Scotland politics

Scottish election: Focus on economy and environment

man insulating in attic area
Image caption Insulation is the campaign topic for the Greens and the SNP

Scotland's political parties are focussing on the economy, education and the environment as campaigning ahead of the 5 May Holyrood election continues.

The SNP and Greens have both been talking about plans to support home insulation, while the Lib Dems pledged to boost the science sector.

The Tories' Annabel Goldie has been pushing her party's plans on council tax relief for the poorest pensioners.

And Labour leader Iain Gray's campaign focused on jobs.

The SNP's John Swinney was in Pitlochry, Perthshire, to launch the latest part of his party's "Scottish Futures Fund", with a pledge to invest £50m in tackling fuel poverty and meeting climate change targets.

He said: "Over the last four years, we have invested in insulation for homes across the country and 40,000 new heating systems to tackle fuel poverty.

"The warm homes fund will allow us to go further to help households and communities benefit from cheaper and greener energy using renewable sources."

Mr Swinney said using solar heating for water, ground source heating for communities, improving the energy efficiency of homes and small-scale renewable developments would help power Scotland's future.

Meanwhile, the Greens launched their plans to insulate every Scottish home, through a £100m-a-year universal scheme.

The party said the move is a part of its campaign pledges to boost jobs, cut fuel poverty, lower household bills and tackle climate change.

The Greens claimed the SNP government's insulation scheme cost £1,600 per job and claimed it would take more than 200 years to insulate every home in Scotland, if left to the Nationalists.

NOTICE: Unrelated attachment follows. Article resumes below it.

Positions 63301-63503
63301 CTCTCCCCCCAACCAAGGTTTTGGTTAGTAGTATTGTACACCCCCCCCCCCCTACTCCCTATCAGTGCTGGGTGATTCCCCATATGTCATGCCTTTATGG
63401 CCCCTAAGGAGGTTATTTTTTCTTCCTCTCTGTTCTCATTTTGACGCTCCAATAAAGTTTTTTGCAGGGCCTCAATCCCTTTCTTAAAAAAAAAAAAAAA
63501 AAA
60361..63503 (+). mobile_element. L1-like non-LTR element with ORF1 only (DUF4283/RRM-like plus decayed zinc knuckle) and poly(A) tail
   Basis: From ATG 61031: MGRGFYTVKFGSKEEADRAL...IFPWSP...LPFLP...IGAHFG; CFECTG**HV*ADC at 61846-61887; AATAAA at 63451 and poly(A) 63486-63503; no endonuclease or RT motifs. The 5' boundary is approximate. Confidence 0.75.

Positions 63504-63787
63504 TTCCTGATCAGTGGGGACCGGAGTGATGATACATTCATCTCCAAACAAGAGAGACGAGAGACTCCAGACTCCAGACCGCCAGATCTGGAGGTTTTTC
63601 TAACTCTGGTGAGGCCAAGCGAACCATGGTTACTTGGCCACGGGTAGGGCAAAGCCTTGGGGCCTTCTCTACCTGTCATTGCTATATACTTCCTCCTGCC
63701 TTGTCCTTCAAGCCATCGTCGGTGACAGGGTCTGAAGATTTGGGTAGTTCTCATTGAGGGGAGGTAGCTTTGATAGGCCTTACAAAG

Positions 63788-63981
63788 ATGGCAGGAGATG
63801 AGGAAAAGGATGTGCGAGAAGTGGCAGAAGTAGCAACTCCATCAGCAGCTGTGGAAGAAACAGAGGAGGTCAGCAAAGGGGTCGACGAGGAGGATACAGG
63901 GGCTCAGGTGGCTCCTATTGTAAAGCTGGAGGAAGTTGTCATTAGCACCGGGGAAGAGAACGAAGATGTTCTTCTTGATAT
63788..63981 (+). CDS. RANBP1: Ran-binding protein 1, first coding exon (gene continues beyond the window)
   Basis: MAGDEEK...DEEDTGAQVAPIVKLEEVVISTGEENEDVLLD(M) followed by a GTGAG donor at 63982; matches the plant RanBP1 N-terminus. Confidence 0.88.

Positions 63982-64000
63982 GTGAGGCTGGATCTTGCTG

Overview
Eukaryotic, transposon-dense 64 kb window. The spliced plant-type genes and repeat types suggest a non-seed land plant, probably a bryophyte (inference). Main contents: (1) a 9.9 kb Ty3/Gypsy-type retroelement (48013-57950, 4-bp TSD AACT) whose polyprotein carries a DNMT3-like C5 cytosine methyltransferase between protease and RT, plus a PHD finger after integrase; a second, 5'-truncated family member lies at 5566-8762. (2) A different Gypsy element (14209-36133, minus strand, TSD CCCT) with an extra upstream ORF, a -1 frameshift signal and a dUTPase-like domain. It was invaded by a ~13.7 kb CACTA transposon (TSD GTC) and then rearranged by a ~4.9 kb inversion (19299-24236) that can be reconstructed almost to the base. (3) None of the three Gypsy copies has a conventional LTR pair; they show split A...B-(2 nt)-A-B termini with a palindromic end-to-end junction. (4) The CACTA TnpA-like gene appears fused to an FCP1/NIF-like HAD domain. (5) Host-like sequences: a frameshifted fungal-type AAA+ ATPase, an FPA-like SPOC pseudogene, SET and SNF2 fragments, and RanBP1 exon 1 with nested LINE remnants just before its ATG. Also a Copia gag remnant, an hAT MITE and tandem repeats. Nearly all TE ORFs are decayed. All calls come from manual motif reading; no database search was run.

Mr Gray was joined by Shadow Chancellor Ed Balls on a visit to the Coca-Cola bottling plant in East Kilbride, pledging to make boosting jobs and tackling youth unemployment top priorities.

Mr Balls, said: "Labour knows all too well the cost of the Tory-led government's harsh cuts and Labour's team of MPs - including from Scottish Labour - have been telling the government that they are cutting too far and too fast, but they won't listen.

"The Tories seem happy to leave Scottish youngsters on the scrap-heap, but Iain Gray has made clear that he won't let that happen.

"The Scottish Parliament can be a first line of defence against a Tory economic policy that sees unemployment as a price worth paying."

Miss Goldie pushed her pledge for a £200 council tax cut for every pensioner household, and the right for local people to veto future above-inflation tax bill rises.

'Has to end'

Speaking from Cunninghame North, she said: "One day, the council tax freeze has to end. It cannot continue indefinitely.

"When that time comes, we want to give local residents the power to stop bills rising faster than inflation.

"We will legislate to ensure that any local authority wishing to raise council tax above inflation must get the approval of residents in a referendum."

Tavish Scott highlighted his party's commitment to a "science nation fund", to encourage more people, especially women, to take up science as a career.

Speaking from the Edinburgh International Science Festival, the Lib Dem leader, said: "We want Scotland's research to help Scotland's services.

"We will foster links between the Scottish life sciences industries and NHS Scotland to ensure that there are appropriate opportunities for the development and introduction of new products in Scotland.

"Our plans will encourage young people to study science to create the next generation of Scottish scientists."

Related Internet links

The BBC is not responsible for the content of external Internet sites